|Date(s):||January 26, 1887|
|Location(s):||NORFOLK CITY, Virginia|
|Tag(s):||Government, Politics, Women|
|Course:||“Rise and Fall of the Slave South,” University of Virginia|
On January 26, 1887, the Virginian Weekly & Carolinian reported with little excitement that the Senate had rejected a constitutional amendment for women's suffrage. Paying more attention to the Army Appropriation bill, funding for public building, and the Railroad Attorney's Bill, the article hardly focused on women's perpetual disenfranchisement. While one senator presented the petition and stated his favor for suffrage because it would make "Washington the best illustration of the republican idea of self-government," another discarded the resolution asserting, "He would not degrade woman by giving her the right of suffrage." Following this short exchange of ideas, the Senate voted on the measure, defeating it 34 to 16. The Virginian delivered the result of the vote, gave no commentary on the issue, and immediately resumed discussion of the public buildings' appropriation.
In 1887, Southern men still retained the idea that it was their duty to protect women's virtue, one of the most significant aspects of the prevailing honor culture. Men saw politics as too intense for ladies to concern themselves with, for it often embodied corruption and uncensored dialogue. Women were the ethical compass in Southern households, thus many men thought involvement in politics would not only taint their image, but their moral fiber as well. Furthermore, as Horace Bushnell points out, men commonly held the belief that women were incapable of making sound decisions when voting because they went "more by feeling than men, they feel every thing more intensely, and with more liabilities to excess."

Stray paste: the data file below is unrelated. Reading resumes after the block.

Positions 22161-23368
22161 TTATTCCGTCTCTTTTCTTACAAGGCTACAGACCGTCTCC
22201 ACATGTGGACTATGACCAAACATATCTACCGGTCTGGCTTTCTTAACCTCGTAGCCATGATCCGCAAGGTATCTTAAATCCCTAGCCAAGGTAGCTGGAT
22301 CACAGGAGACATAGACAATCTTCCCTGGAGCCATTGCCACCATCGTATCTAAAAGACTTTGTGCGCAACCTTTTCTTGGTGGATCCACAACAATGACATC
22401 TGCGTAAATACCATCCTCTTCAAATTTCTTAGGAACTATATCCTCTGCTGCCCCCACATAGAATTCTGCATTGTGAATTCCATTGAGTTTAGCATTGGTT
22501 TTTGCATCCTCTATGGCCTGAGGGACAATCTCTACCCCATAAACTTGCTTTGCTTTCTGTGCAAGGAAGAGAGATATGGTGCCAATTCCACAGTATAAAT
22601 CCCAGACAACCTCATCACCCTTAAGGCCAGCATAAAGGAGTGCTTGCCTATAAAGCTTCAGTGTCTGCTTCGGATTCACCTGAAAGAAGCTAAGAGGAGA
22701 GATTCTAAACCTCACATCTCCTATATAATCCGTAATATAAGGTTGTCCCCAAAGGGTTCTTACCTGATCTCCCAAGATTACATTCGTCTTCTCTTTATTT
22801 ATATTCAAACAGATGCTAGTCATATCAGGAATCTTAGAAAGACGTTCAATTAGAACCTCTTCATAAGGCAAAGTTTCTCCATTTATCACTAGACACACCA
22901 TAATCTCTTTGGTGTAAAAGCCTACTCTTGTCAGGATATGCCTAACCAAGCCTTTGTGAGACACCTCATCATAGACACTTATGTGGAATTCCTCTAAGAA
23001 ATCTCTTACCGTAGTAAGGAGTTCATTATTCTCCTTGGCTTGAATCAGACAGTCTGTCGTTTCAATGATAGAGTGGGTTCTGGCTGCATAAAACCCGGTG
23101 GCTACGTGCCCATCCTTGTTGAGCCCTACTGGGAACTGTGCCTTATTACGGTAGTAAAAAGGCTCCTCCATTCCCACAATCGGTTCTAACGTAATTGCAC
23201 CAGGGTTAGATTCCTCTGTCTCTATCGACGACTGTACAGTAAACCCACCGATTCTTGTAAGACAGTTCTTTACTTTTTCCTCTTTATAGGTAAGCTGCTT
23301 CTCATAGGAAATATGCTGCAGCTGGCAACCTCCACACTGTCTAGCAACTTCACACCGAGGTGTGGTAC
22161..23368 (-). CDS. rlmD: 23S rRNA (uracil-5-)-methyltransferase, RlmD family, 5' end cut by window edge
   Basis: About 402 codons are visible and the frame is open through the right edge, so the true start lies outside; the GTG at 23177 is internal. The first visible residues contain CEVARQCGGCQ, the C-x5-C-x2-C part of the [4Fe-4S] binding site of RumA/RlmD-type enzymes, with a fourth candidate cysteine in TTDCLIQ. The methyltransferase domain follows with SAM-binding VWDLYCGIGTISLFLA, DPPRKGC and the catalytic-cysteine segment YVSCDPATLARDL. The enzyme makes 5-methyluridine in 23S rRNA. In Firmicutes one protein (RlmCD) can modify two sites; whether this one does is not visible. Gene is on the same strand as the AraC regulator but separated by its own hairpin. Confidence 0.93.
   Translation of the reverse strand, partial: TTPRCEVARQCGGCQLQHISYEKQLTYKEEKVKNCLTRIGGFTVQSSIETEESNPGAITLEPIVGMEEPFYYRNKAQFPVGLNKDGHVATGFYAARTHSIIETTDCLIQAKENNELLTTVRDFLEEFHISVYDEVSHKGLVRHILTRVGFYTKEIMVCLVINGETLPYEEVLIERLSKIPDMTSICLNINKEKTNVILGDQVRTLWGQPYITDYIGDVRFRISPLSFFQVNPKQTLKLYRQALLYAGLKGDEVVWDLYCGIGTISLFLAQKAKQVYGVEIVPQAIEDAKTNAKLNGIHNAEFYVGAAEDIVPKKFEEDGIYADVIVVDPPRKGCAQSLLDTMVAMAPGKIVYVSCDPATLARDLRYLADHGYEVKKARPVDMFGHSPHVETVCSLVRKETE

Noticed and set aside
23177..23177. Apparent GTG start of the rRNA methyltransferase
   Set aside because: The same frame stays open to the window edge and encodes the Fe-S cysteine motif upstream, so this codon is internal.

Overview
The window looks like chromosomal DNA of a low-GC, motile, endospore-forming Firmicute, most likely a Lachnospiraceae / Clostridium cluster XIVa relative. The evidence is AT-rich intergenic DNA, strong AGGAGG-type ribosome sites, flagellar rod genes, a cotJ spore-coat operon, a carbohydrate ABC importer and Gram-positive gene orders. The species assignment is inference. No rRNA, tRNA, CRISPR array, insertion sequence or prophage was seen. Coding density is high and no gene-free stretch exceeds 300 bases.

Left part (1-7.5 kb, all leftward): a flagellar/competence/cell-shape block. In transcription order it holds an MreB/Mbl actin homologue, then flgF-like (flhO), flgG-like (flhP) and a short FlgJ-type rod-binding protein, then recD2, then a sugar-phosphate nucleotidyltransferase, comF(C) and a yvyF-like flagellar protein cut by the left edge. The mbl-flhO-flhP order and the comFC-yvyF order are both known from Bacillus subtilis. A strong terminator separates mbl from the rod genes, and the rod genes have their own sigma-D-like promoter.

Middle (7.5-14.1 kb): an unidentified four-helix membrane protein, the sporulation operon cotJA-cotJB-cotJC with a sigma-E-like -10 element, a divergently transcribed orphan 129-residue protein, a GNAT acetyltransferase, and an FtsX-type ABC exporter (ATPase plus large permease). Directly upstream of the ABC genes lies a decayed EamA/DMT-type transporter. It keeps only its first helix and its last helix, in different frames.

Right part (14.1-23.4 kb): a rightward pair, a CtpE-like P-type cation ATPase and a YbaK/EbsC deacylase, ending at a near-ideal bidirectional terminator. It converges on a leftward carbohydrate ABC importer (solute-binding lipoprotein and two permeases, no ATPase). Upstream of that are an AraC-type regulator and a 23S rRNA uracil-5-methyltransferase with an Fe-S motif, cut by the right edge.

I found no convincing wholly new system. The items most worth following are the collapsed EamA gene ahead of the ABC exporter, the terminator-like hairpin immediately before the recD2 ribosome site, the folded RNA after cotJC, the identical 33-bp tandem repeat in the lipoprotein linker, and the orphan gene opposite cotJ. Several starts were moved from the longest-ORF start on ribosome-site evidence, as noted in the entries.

It was also still common for many families to ascribe to traditional gender roles of the antebellum period. Nicholas Bromell's book, By the Sweat of the Brow, also notes that men were usually the primary providers while women occupied their own "sphere," remaining in the home to be the family's religious authority and caretaker. Thus, at the time there was no place for women in politics because the defining characteristic of their "sphere" was that it made a clear distinction between "home and world." The cult of domesticity continued to have a heavy influence on Southern life in the 1880s, therefore delaying women's right to vote.
The Virginian Weekly & Carolinian's apathetic attitude towards women's suffrage was synonymous with the majority of Southern male ideas on the issue. Things like internal improvements and government funding were much higher priorities at the time. Men were not ready to conflate the gender spheres and include women in self-government because they saw them unfit to do its bidding. The voting booth was a male arena; women were the spectators.